LOOP — Diversity in tech is an oft-discussed problem, but there's no silver bullet to solve it: so on Thursday the Motorola Mobility Foundation and Lenovo organized a panel of tech professionals and nonprofits to discuss the nuances of building a diverse workforce.
Held Feb. 18 at the Moto Store, 108 N. State St., speakers from Lenovo, Motorola Mobility, ARA and more spoke candidly about the complexities of integrating people of different backgrounds into the homogeneous corporate world.
When asked to define diversity, Seth Smiley-Humphries, global diversity director at Lenovo, said the concept doesn’t stop at race: it also includes gender, sexual orientation and ways people choose to define themselves.
“The identities that we all claim around race, gender, ethnicity, sexual orientation, [plus] where we grew up — all those kinds of things impact how we think and our experiences,” Humphries said.
Though companies with more women in leadership have been shown to be more profitable, the same return on investment metrics need to be measured and highlighted for people of color, and other groups to prove to companies that they should hire employees of different backgrounds, said Courtney VanLonkhuyzen, executive director of the Motorola Mobility Foundation & Motorola’s lead legal counsel.
The panelists shared stories of difficult workplace situations they have encountered, ranging from women feeling pressured to hold back on discussing their children at the office to a generational misunderstanding between a millennial and her older manager.
Sandee Kastrul, president of i.c. stars, told the story of a programmer and i.c. star alumna who had nearly lost her job because of misunderstandings among her employees and her older manager that had to be addressed by the company’s CIO.
“Nobody had asked about her experience before,” Kastrul said. “The reason why she wasn’t engaging with her team was that she was trying to be respectful by not talking to them at all. A bridge needed to be built here.”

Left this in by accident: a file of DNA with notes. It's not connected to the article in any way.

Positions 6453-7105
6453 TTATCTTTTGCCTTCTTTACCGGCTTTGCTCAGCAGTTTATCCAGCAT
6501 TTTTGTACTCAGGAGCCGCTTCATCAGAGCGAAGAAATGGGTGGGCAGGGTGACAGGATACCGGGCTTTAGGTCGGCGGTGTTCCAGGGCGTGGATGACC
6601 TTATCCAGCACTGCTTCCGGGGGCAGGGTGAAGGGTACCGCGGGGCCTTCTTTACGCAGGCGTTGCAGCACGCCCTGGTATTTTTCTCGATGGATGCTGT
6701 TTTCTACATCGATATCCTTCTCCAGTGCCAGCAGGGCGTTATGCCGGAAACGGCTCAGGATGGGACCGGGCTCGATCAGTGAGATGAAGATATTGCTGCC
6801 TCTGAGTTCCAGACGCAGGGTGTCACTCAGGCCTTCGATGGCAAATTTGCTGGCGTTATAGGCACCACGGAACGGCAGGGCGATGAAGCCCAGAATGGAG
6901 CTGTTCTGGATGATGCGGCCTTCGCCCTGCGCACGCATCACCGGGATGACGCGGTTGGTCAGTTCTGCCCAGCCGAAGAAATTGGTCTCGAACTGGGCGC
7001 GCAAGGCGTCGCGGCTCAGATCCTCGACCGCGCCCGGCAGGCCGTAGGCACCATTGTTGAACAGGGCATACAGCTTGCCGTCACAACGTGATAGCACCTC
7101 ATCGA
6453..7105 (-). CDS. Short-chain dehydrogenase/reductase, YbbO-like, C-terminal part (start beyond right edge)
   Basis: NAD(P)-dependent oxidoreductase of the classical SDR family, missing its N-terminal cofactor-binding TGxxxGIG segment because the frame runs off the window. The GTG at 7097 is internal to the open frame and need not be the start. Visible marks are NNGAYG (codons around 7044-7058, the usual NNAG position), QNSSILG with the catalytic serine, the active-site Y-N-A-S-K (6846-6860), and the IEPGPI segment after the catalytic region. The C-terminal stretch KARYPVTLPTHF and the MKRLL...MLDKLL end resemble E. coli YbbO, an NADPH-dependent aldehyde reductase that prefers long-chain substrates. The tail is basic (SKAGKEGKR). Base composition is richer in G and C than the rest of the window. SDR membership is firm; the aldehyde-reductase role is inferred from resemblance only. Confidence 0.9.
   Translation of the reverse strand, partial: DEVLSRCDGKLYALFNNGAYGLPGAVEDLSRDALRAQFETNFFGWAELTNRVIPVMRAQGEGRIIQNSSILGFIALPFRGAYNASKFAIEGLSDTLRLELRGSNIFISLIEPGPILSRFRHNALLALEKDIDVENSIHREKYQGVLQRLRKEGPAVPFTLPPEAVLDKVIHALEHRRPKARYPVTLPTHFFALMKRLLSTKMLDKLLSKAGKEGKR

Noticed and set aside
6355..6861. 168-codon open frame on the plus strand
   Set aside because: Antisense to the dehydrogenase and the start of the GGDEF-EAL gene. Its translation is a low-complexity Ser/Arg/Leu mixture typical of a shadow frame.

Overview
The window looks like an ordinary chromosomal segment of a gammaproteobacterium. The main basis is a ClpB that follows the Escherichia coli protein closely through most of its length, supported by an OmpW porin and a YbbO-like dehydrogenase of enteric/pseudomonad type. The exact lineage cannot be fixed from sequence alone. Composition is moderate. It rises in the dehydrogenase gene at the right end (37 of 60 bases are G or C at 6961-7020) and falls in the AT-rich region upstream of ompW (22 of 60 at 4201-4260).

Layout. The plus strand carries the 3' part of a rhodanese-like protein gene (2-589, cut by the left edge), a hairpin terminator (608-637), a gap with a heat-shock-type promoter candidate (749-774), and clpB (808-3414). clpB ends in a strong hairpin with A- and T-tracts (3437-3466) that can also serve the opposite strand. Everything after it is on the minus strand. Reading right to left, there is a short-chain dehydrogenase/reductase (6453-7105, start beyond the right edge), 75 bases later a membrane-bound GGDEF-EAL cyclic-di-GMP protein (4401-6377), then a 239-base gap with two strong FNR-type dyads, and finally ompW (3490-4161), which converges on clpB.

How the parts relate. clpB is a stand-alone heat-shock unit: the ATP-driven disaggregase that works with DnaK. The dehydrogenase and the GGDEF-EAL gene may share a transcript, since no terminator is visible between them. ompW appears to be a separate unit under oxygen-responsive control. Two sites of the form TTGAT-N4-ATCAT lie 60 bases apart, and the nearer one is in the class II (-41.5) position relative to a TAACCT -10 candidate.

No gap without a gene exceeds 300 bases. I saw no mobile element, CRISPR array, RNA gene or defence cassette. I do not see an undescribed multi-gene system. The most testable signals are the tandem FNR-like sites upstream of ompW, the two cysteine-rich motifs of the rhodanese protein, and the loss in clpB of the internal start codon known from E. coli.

When one audience member suggested that hiring a diverse team members should be tied to promotional or monetary incentives, VanLonkhuyzen said implementing unconscious bias testing and collecting employee feedback can help managers pay closer attention to their bias “blind spots.”
When it comes to cultivating talent, the panelists agreed that starting early was key.
Megan McCann co-founder of ARA, an organization for mentoring women in technology, suggested that parents’ choice in toys could help influence how children perceive different fields, adding that toys given to boys are different than those given to girls. According to VanLonkhuyzen, the Motorola Mobility Foundation has worked with education nonprofit Citizen Schools for three years to engage underserved public school students on the city’s South and West sides with STEM fields.
Though there is not a single solution for fixing the tech industry’s diversity issue, Kastrul told the audience that she was tired of hearing companies say they cannot find suitable candidates of different backgrounds. Rather than recruiting from the small pools of diverse candidates at colleges, Kastrul suggests looking within different communities, because the problem solvers within those areas could make for good engineers, entrepreneurs and technologists.
“Traditionally as companies, we think of 'underserved' [groups] where we do our charity work,” Kastrul said. “We don’t think of underserved folks as people we work alongside and that paradigm is what has to change.”
For more neighborhood news, listen to DNAinfo Radio here: